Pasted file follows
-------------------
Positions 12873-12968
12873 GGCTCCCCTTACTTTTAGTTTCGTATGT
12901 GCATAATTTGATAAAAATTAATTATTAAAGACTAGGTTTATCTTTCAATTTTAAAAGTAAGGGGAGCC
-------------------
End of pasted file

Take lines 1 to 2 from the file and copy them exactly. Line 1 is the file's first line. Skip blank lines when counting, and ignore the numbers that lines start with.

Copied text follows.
Positions 12873-12968
12873 GGCTCCCCTTACTTTTAGTTTCGTATGT